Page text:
Good morning. I’m pleased to be here with Senior Deputy Governor Carolyn Rogers to discuss our recent policy announcement and the Bank of Canada’s Monetary Policy Report.
Last week, we maintained our policy interest rate at 5%. We are also continuing our policy of quantitative tightening.
Our message is twofold.
First, monetary policy is working to relieve price pressures, and we need to stay the course. Inflation is coming down as higher interest rates restrain demand in the economy. But inflation is still too high, and underlying inflationary pressures persist. We need to give these higher rates time to do their work.
Second, with overall demand in the economy no longer running ahead of supply, Governing Council’s discussion of monetary policy is shifting from whether our policy rate is restrictive enough to restore price stability, to how long it needs to stay at the current level.
Let me give you some economic context for these considerations and talk about the implications for monetary policy.
Economic growth stalled in the middle of 2023. For many Canadians, the combination of higher prices and higher interest rates has been difficult. But past interest rate increases have helped the economy rebalance, and this is relieving price pressures. Lower energy prices and improvements in global supply chains have also helped to bring inflation down.
Growth is expected to remain flat in the near term. With weak demand in the economy, upward pressure on prices should continue to moderate, and inflation is expected to ease further. The share of consumer price index (CPI) components that are rising faster than 3% has declined substantially and should continue to normalize.
But tightness in some parts of the economy is continuing to hold inflation up. The most prominent of these is housing. Inflation in shelter services remains high—close to 7%—because of rising mortgage interest costs, higher rents and other housing costs. And while food prices are not increasing as fast as they were, food inflation is still about 5%. Finally, inflation in services excluding shelter has improved, but there are signs that price pressures remain.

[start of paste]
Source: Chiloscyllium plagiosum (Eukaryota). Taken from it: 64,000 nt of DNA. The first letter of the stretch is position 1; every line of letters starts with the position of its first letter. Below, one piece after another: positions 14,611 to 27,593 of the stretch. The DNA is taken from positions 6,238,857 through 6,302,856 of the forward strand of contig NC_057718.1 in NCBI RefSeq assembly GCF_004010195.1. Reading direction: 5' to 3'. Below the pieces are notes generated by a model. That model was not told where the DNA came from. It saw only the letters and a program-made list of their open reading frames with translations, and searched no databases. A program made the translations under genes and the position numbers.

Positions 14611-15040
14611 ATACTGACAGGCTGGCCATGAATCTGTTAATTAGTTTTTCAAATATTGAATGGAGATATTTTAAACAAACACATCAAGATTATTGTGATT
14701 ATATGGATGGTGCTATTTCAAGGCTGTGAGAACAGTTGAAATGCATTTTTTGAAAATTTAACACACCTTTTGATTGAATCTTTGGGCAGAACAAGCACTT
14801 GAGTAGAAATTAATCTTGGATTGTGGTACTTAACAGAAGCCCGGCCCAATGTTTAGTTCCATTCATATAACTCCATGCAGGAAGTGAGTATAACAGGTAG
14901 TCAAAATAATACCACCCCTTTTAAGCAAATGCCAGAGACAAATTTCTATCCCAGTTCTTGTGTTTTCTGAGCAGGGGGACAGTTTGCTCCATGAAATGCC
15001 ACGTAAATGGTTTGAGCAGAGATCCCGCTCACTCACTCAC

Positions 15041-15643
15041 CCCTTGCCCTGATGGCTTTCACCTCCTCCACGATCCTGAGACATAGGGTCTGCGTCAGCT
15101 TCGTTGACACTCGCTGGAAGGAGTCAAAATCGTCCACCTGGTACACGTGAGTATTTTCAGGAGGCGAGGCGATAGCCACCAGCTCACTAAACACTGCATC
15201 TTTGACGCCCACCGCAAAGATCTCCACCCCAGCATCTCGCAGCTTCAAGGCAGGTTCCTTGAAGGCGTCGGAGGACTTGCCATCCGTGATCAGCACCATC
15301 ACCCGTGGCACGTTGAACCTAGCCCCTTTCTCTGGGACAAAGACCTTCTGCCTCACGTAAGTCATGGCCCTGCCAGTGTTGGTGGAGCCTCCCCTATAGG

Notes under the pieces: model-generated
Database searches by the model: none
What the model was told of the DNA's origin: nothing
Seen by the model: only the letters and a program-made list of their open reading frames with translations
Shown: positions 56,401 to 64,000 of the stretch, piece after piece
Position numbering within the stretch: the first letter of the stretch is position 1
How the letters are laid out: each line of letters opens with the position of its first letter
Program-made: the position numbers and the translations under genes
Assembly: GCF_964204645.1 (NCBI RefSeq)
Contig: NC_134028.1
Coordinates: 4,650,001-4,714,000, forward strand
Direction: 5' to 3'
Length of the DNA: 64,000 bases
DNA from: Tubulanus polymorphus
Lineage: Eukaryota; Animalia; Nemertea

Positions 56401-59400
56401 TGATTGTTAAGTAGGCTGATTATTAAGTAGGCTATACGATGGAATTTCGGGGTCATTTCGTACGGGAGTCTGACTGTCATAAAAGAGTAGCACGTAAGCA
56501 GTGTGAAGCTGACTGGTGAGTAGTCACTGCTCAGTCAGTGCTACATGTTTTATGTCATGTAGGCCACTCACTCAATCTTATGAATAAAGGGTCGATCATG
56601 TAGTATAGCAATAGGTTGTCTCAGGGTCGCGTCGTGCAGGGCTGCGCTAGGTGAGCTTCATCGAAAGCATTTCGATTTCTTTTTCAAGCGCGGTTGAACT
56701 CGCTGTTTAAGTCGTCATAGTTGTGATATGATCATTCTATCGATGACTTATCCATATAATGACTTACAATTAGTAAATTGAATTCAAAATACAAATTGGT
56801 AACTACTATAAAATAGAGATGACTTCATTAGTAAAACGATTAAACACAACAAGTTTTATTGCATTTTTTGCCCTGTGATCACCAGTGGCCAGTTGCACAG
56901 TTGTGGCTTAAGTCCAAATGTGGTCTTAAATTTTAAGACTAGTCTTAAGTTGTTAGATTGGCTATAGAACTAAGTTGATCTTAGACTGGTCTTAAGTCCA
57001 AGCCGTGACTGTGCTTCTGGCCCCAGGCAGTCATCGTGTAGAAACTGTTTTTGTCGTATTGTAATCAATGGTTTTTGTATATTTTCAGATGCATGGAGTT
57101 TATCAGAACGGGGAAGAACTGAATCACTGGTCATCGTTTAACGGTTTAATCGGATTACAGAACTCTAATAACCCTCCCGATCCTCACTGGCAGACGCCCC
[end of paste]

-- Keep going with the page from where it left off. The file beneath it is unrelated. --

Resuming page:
All this push and pull on inflation means that further declines in inflation are likely to be gradual and uneven. That suggests the path back to our 2% target will be slow, and risks remain.
Overall, our outlook for both growth and inflation is largely unchanged from when we were here in October. Economic growth is expected to be modest in 2024—weak in the first half before picking up around the middle of the year and rising to about 2½% in 2025.
With downward and upward forces largely offsetting in the near term, CPI inflation is expected to remain close to 3% over the first half of this year. It is then expected to ease to about 2½% by year end and return to target in 2025.
Let me give you a sense of Governing Council’s monetary policy deliberations.
At our decision last week, there was a clear consensus to maintain our policy rate at 5%. We also discussed where we see the economy and inflation going and what that could mean for monetary policy going forward. What came through in the deliberations is that Governing Council’s discussion about future policy is shifting from whether monetary policy is restrictive enough to how long to maintain the current restrictive stance.
That doesn’t mean we have ruled out further policy rate increases. If new developments push inflation higher, we may still need to raise rates. But what it does mean is that if the economy evolves broadly in line with the projection we published last week, I expect future discussions will be about how long we maintain the policy rate at 5%. Governing Council is concerned about the persistence of underlying inflation. We want to see inflationary pressures continue to ease and clear downward momentum in underlying inflation.
We also discussed the risks to the economy and inflation. We are trying to balance the risks of over- and under-tightening. We don’t want to cool the economy more than necessary. But we don’t want Canadians to have to continue to live with elevated inflation either. We remain focused on a number of indicators of underlying inflationary pressures. We need to see further and sustained easing of core inflation. With the economy now looking to be in modest excess supply, demand pressures have abated. Corporate pricing behaviour has continued to normalize. At the same time, measures of near-term inflation expectations and wage growth suggest that underlying inflationary pressures remain.
Let me conclude. We’ve come a long way from the inflation peak in 2022. Monetary policy is working, and we need to continue to let it work. We remain resolute in our commitment to return inflation to the 2% target.
With that summary, I would be pleased to take your questions and begin our discussion.